Safety at the Core of Bare-hand Technique

The bare-handing crew wear special suits and gloves that provides a shield and prevents discomfort from static charges when they touch the powerlines. While bare-handing may be dramatic to witness, the linemen undergo intensive training to ensure the utmost in safety when performing.

They climb up steel towers, shimmy along ladders and are sometimes air-lifted to reach a 500kV transmission line to make repairs. They are called bare-handers—an elite group of specially trained electric lineman who work on high-voltage, fully energized transmission towers, sometimes up to 200 feet in the air. A very small handful of utilities in the nation have barehanders and SDG&E is one of them.

Developed in 1960, the bare-hand technique allows electric transmission workers to make repairs to damaged equipment with the least amount of disruption to customers.

The bare-handing crew wear special suits and gloves that provides a shield and prevents discomfort from static charges when they touch the powerlines. While bare-handing may be dramatic to witness, the linemen undergo intensive training to ensure the utmost in safety when performing. 

Safe, efficient and reliable

Bare-handing is used to perform necessary maintenance on transmission towers without having to take the line out of service and plays a role in helping keep our customers from experiencing an outage when repairs need to be made. The technique is also more efficient as the lineman have full control of their hands to do the work rather than using insulated “hot sticks” that can sometimes be awkward to handle. Bare-handing crews can work almost twice as fast, significantly shortening the time to complete the work–helping to deliver on our commitment to provide safe, reliable energy to our customers.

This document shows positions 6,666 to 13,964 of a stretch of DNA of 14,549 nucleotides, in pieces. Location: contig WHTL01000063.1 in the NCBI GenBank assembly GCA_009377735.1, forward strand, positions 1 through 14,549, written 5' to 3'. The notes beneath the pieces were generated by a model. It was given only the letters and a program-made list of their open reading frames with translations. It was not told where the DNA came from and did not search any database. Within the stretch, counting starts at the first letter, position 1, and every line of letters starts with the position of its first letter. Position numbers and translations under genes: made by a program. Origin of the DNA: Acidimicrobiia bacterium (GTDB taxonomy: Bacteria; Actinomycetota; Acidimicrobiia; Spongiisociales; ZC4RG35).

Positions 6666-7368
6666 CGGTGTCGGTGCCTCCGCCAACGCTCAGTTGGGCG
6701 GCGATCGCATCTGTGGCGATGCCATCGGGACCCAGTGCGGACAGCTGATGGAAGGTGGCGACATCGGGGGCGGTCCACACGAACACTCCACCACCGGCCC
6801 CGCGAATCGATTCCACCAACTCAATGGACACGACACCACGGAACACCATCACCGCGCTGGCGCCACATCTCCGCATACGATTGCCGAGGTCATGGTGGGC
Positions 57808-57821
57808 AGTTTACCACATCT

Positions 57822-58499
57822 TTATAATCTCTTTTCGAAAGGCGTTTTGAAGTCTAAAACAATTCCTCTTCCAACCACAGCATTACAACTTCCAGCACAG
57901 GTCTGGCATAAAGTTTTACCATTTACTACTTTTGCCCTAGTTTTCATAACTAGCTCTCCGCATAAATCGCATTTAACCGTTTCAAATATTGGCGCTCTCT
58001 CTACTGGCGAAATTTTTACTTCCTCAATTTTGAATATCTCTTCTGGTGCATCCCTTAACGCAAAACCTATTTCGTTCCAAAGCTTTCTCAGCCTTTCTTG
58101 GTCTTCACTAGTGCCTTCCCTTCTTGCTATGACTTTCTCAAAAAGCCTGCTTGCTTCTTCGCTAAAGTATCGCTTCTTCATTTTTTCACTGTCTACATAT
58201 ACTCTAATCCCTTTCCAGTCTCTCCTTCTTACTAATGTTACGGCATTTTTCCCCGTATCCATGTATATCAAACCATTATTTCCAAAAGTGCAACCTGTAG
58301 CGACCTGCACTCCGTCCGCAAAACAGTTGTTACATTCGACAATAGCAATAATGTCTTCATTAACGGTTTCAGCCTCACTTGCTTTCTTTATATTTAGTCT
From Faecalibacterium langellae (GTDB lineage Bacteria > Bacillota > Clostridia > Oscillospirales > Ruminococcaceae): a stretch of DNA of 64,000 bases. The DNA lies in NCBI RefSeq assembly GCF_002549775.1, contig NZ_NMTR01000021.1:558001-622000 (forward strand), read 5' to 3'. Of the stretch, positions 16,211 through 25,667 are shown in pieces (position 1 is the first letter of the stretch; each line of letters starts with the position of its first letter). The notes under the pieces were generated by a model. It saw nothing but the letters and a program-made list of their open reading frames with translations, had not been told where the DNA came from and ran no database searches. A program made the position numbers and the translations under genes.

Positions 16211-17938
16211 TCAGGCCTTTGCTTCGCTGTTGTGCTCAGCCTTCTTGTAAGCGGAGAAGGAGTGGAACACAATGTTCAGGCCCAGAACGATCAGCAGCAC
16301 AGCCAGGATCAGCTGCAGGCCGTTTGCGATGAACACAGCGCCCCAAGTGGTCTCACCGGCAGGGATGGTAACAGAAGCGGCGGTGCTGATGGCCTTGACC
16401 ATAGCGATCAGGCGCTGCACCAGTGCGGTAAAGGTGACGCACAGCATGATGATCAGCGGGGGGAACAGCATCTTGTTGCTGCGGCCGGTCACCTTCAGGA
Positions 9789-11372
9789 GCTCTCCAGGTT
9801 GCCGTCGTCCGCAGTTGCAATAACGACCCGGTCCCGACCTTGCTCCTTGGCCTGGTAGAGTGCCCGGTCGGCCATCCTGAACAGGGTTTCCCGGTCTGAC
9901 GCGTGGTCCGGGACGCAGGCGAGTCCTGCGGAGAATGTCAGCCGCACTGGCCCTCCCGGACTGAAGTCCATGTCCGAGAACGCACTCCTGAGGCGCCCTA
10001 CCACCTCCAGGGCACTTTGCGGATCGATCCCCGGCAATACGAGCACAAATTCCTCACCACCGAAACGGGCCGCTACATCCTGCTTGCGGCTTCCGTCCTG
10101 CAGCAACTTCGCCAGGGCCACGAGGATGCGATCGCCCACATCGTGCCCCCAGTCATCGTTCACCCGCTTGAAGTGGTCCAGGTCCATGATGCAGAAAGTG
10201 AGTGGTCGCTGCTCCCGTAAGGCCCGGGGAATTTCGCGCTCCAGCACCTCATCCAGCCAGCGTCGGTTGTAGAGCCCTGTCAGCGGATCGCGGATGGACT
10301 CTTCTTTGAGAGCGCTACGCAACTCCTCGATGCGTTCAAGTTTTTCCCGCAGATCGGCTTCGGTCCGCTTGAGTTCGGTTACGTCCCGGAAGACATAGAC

SDG&E started using the method in 2007 and has had no safety incidents related to bare-handing, as a result of the hard work and diligence of the crew who perform this type of work. Currently, only a dozen linemen are qualified to bare-hand and undergo 200 hours of hands-on training that familiarizes them with access methods including aerial lifts and rope and air rescue exercises. They also must do at least eight hours of refresher training every year to stay certified.

Watch this video to see SDG&E bare-hand training in action.